Signal Routing

Routing for audio tracks

Ardour exposes multiple ports for various parts of the signal chain to link those parts: track inputs and outputs, bus inputs and outputs, sends and inserts, monitor section outputs. When using the JACK audio backend, these ports are also accessible by other applications and can be routed externally.

General signal flow for audio

The chart on the right demonstrates a common signal flow for recording an instrument: a guitar is plugged into a front input of an audio interface, the signal then goes directly into the track output, passes the processor box with plugins, fader, and panner, connects to the input of the master bus, passes its processor box, the goes into the monitor section, then finally connects to physical outputs like studio monitors or headphones.

This configuration can have multiple variations, such as:

  • There can be a DI box sitting between the guitar and the front input, if the guitar has a passive pickup.
  • The signal from a guitar can pass a DI box and feed into one track, but another path can go through preamp/amp/cabinet/mic and feed into another track, so that the musician has both processed sound and dry sound that can be re-amped later on.
  • The same can be achieved by creating an input I/O plugin (a guitar amp/cab simulator), passing a copy of guitar's DI'ed signal through it and feeding the I/O plugin's output to another track.
  • Monitoring could be done with hardware, so that there would be no monitor section, and thus the master bus would be connected to physical output ports directly.

When Ardour creates multiple tracks and/or busses at once, this is what happens.

  • Track inputs are optionally auto-connected to hardware inputs, in the round-robin order. In the example below where an audio interface only has two inputs and 8 new tracks have been created, Ardour connects the first input to the first track, then the second input to the second track, then the first input to the third track, and repeats it until all tracks have an input assigned for them. The exact configuration will depend on how many channels have been chosen for each new track in the Session > New Session dialog.
    Round-robin assignment of connections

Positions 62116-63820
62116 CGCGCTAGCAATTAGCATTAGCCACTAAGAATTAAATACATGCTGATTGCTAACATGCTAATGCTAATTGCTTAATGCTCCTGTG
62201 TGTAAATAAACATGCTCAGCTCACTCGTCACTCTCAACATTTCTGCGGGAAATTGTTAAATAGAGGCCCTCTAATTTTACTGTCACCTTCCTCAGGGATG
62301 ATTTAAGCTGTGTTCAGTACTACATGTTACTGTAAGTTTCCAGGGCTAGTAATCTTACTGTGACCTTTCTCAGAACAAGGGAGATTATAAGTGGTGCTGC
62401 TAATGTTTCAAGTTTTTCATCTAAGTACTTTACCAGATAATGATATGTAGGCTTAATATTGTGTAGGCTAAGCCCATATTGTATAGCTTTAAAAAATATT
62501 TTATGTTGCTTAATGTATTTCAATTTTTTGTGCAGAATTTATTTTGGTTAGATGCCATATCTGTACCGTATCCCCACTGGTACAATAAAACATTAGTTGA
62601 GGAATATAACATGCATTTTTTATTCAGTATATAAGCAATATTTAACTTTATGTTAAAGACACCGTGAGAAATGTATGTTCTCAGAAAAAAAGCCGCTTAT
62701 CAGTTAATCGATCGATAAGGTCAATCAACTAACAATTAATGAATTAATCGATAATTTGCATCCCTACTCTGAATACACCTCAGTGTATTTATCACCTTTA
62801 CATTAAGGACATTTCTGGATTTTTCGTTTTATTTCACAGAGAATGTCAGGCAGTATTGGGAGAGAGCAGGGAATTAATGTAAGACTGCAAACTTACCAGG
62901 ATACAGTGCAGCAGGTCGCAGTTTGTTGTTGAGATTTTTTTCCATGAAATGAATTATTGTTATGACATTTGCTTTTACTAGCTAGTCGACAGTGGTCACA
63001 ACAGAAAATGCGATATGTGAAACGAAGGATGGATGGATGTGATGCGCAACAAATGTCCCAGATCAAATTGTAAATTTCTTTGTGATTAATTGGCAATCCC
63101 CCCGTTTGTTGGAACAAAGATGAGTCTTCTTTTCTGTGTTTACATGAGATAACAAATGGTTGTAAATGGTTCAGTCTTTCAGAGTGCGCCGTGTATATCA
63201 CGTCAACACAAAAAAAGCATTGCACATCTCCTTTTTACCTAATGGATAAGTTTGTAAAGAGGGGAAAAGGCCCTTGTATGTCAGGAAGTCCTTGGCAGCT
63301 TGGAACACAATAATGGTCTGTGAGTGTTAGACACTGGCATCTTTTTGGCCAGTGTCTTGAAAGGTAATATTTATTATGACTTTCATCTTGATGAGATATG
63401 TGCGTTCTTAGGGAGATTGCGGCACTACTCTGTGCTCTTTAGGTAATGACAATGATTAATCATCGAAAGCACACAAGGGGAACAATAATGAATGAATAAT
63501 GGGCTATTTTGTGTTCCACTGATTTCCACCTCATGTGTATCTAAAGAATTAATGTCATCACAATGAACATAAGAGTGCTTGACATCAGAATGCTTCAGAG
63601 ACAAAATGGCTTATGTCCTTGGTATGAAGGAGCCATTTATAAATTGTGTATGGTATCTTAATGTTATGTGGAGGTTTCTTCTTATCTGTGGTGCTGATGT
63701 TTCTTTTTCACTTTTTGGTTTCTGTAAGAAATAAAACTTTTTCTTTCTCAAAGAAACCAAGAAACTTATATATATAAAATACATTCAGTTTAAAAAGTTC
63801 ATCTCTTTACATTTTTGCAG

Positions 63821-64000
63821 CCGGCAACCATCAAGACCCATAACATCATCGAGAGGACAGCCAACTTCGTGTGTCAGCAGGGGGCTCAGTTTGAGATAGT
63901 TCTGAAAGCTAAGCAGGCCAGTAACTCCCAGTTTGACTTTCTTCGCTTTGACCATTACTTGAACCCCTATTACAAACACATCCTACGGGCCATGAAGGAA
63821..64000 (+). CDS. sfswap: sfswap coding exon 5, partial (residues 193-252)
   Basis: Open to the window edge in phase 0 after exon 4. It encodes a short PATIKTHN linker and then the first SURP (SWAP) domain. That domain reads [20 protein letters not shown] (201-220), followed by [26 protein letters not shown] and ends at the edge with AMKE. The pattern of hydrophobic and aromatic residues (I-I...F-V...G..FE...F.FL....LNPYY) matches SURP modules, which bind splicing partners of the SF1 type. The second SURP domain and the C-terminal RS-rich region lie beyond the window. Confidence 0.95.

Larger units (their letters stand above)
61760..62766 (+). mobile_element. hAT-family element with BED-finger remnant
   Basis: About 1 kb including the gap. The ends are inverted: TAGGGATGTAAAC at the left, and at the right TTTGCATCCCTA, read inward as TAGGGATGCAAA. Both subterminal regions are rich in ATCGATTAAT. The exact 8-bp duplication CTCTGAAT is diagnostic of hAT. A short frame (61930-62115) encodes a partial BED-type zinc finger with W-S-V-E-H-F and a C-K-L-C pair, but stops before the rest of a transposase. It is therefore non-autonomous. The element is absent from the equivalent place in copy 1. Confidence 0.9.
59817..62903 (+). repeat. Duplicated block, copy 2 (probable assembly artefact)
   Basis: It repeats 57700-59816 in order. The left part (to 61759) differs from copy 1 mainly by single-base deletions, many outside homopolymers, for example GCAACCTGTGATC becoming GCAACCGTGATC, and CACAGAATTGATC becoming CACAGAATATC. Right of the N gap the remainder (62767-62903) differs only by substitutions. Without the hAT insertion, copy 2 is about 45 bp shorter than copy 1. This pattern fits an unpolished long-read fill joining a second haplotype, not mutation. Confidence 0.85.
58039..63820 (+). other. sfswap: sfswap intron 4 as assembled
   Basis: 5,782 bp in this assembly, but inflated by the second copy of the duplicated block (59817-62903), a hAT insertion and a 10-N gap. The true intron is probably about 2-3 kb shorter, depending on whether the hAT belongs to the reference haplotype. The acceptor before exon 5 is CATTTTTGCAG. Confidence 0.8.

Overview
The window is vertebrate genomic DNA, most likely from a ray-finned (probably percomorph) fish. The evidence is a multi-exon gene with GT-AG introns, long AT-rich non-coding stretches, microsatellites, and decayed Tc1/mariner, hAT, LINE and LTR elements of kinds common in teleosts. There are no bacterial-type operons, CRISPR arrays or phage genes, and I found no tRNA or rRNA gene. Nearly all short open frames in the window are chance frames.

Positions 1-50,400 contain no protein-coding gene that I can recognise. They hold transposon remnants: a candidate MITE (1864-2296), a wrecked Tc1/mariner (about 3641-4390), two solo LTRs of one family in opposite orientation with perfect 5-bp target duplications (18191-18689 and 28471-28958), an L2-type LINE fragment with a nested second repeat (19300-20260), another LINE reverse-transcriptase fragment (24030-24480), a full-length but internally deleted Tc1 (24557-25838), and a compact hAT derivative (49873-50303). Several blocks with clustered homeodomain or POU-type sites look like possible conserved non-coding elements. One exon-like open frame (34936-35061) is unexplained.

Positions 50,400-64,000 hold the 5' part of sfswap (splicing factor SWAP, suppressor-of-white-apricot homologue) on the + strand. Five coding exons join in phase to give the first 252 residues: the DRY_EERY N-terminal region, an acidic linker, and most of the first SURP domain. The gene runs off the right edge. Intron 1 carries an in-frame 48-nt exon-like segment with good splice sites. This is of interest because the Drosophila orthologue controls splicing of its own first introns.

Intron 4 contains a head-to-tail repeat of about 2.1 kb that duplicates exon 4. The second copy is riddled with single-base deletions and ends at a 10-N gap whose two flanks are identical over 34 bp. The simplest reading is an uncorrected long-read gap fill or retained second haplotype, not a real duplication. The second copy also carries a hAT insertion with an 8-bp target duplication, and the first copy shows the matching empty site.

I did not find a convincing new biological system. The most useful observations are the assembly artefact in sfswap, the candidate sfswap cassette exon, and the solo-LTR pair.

• Bus inputs are left disconnected.
  • The number of track and bus outputs are equal to the number of inputs of the master bus.
  • Track and bus outputs are always auto-connected to the master bus inputs.
  • Master bus outputs are connected to hardware outputs if new session don't have a monitor section by default (this is set when the user runs Ardour for the first time and can be changed on the Monitoring Page of the Preferences dialog).

This configuration is sufficient to do basic tracking and playback of many sessions without any adjustment by the user. Changing these connections is generally not necessary and often leads to problems.

However, for many workflows during mixing, more complicated signal routing is required. Ardour offers many possibilities for connecting things to fit any particular workflow.

Routing for MIDI tracks

Typical routing for MIDI tracks is very similar to that of audio tracks.

General signal flow for MIDI

A MIDI keyboard output goes into MIDI IN port of an audio interface, then MIDI events are transmitted over USB to a MIDI track where they are sent to a software synthesizer. The synthesizer plugin outputs two or more audio channels that are automatically connected to the master bus, and master bus outputs are connected to studio monitors or headphones.

Notably, the processor box for MIDI tracks and busses always has a MIDI THROUGH port that carries a copy of all events coming through MIDI IN.

There are also some variations here possible:

  • The first plugin in the track can be a MIDI plugin that somehow transforms incoming events, e.g. transposes them by two octaves or builds arpeggios and then send the resulting notes to a software synthesizer or a sampler.
  • The MIDI output from the audio interface can be connected to a MIDI bus with an arpeggiator that sends resulted MIDI events to a MIDI track for capturing and to a hardware synthesizer for playback.
  • The MIDI keyboard can be also connected directly to a laptop or a desktop via a USB port.

Ardour uses the same round-robin logic to connect MIDI ports to MIDI tracks when multiple MIDI tracks are created. However, when no MIDI device is connected, Ardour will connect the newest created track to its own internal virtual MIDI keyboard and keep the other MIDI tracks not connected.